After three years of fighting ‘the enemy within’, Lewis Hamilton seemed to thrive on battling for a championship against a rival from another team. Although for the first half of the year his own team mate ran him close.
Heading into the summer break Hamilton and Valtteri Bottas were tied five-all on race results. Hamilton’s decision to allow Bottas back through into third place in Hungary prompted many to question whether those three lost points might cost him the championship.
|Beat team mate in qualifying||13/19|
|Beat team mate in race||11/19|
|Laps spent ahead of team mate||676/1167|
In retrospect, this looks like the wise move of a driver with phenomenal self-belief and ability to see the bigger picture. Souring relations within his own team and with his then very competitive team mate was not a price worth paying for three championship points.
Life with a competitive team mate can be harder but it also brings benefits. Few were the days Sebastian Vettel could count on Kimi Raikkonen taking points off Hamilton.
Hamilton came back from the summer break on a confidence high which translated into his driving. He resisted a surprisingly competitive Ferrari at Spa and calmly converted a clear pace advantage at Monza for two wins in a row. That became three after Singapore where Sebastian Vettel’s title hopes suffered a hammer blow.
In Malaysia he played a wise game, backing off from a confrontation with Max Verstappen to secure second place and another coup on a weekend where Ferrari were stronger than Mercedes. The contrast with Vettel’s tactics in Singapore could hardly have been more obvious.
He romped to victory in Japan and brushed Vettel aside for another win at Austin. From then on the championship was a formality.
That crushing second half of the season seemed unlikely earlier in the year when Hamilton had a much tougher fight on his hands. The Mercedes was a particularly fickle beast to begin with, good for one lap but weaker in a race stint, which Vettel could exploit at times. But Hamilton dominated in China and scored a satisfying win by passing Vettel in Spain. On home ground at Silverstone he was in devastating form.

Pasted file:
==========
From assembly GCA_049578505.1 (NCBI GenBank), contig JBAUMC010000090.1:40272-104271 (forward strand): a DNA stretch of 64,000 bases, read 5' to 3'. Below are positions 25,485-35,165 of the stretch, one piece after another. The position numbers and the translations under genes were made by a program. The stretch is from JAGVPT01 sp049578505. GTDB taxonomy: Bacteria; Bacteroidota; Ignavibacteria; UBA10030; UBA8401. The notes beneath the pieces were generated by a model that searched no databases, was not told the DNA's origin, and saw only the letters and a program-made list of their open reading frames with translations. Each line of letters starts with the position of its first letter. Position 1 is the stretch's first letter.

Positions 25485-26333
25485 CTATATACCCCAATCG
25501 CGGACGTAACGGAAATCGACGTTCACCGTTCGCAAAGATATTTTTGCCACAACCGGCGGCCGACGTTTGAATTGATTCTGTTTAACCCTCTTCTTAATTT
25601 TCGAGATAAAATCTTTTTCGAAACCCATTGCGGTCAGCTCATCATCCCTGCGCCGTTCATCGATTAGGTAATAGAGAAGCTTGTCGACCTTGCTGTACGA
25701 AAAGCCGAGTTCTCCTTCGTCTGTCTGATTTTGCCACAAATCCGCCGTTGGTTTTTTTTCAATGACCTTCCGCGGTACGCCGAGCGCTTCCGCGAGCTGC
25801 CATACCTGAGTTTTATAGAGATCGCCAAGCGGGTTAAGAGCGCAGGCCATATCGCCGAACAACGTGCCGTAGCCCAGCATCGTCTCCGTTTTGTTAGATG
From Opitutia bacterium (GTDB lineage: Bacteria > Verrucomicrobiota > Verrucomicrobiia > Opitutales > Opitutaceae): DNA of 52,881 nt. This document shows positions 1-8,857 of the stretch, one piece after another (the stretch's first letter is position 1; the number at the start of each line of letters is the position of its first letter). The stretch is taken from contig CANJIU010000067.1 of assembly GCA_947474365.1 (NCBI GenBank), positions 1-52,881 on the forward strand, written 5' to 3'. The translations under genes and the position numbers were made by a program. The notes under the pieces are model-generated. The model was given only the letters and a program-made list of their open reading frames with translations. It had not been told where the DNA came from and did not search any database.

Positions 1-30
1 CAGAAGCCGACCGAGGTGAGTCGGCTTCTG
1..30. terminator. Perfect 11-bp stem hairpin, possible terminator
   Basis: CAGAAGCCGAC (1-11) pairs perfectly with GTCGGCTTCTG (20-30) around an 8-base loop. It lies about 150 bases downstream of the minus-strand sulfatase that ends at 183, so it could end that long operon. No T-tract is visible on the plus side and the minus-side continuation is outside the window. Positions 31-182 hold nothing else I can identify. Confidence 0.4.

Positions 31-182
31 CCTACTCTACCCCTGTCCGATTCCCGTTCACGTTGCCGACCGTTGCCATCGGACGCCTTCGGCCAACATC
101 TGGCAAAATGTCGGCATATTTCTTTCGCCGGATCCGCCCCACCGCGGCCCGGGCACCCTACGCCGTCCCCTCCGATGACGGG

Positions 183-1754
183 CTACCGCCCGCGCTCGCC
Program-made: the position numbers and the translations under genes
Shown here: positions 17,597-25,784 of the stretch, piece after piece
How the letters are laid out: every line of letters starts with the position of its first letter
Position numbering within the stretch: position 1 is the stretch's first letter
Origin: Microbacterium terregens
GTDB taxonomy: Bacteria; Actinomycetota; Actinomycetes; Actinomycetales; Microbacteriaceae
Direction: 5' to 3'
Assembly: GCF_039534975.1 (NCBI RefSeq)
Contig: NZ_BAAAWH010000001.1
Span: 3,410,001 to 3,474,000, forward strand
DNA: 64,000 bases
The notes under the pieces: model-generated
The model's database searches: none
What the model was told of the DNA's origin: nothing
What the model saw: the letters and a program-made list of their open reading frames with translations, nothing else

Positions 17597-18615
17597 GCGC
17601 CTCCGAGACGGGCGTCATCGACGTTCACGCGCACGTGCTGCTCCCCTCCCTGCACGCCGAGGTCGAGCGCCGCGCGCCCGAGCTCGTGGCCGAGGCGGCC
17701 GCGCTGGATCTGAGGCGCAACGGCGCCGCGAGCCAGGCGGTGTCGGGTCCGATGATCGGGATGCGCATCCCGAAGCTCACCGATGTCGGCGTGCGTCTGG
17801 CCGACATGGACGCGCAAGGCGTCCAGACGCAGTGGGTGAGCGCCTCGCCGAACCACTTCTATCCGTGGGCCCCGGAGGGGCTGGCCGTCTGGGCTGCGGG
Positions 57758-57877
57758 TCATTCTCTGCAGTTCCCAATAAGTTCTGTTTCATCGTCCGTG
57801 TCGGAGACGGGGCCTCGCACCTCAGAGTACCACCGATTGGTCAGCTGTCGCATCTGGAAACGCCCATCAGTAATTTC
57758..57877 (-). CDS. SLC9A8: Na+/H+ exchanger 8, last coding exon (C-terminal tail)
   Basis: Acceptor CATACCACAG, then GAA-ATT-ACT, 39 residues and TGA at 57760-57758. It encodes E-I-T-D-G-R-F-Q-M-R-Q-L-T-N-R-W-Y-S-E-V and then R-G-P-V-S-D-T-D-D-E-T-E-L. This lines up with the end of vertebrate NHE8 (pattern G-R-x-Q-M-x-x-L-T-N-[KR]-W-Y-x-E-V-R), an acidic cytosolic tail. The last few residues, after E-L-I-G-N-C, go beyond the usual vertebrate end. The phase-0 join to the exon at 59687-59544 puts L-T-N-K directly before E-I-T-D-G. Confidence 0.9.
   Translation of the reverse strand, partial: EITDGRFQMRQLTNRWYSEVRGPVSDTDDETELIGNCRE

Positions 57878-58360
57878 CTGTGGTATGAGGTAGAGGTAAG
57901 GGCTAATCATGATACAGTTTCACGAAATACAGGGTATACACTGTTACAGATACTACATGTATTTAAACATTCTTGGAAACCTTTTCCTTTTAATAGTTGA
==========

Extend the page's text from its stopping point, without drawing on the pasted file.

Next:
Monaco was an alarming dip early in the season but it proved a one-off. And though he had his now traditional ‘post-title slump’ the real story was how he’d won the championship with two rounds to spare when for much of the year it had looked set to go down to the final round.
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Showed crushing form in the races leading up to Mexico where he wrapped up the title. Consistently winning race after race and cleverly accepting 2nd when Verstappen charged at him in Malaysia. With a few exceptions he has well and truly shown Bottas the way this year, while also playing the team game in Hungary. His most impressive title win to date.
What’s your verdict on Lewis Hamilton’s 2017 season? Which drivers do you feel he performed better or worse than him? Have your say in the comments.
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